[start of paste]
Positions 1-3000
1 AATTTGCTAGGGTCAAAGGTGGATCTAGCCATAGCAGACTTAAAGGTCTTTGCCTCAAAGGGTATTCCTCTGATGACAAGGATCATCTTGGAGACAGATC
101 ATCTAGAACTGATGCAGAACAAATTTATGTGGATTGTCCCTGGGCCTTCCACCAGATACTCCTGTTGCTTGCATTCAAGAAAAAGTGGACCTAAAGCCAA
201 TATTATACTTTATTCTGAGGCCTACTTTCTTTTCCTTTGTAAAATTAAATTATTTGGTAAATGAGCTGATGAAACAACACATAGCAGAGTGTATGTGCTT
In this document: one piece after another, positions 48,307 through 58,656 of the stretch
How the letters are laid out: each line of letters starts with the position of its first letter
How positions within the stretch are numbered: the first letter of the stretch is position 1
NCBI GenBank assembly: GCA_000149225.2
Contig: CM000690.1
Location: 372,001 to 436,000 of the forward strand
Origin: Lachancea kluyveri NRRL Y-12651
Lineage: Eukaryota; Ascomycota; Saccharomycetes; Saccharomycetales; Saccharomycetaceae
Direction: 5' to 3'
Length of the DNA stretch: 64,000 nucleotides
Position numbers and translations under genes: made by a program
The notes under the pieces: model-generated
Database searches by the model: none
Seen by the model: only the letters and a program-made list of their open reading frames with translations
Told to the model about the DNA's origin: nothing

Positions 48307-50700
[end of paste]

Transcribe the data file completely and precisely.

Positions 1-3000
1 AATTTGCTAGGGTCAAAGGTGGATCTAGCCATAGCAGACTTAAAGGTCTTTGCCTCAAAGGGTATTCCTCTGATGACAAGGATCATCTTGGAGACAGATC
101 ATCTAGAACTGATGCAGAACAAATTTATGTGGATTGTCCCTGGGCCTTCCACCAGATACTCCTGTTGCTTGCATTCAAGAAAAAGTGGACCTAAAGCCAA
201 TATTATACTTTATTCTGAGGCCTACTTTCTTTTCCTTTGTAAAATTAAATTATTTGGTAAATGAGCTGATGAAACAACACATAGCAGAGTGTATGTGCTT
In this document: one piece after another, positions 48,307 through 58,656 of the stretch
How the letters are laid out: each line of letters starts with the position of its first letter
How positions within the stretch are numbered: the first letter of the stretch is position 1
NCBI GenBank assembly: GCA_000149225.2
Contig: CM000690.1
Location: 372,001 to 436,000 of the forward strand
Origin: Lachancea kluyveri NRRL Y-12651
Lineage: Eukaryota; Ascomycota; Saccharomycetes; Saccharomycetales; Saccharomycetaceae
Direction: 5' to 3'
Length of the DNA stretch: 64,000 nucleotides
Position numbers and translations under genes: made by a program
The notes under the pieces: model-generated
Database searches by the model: none
Seen by the model: only the letters and a program-made list of their open reading frames with translations
Told to the model about the DNA's origin: nothing

Positions 48307-50700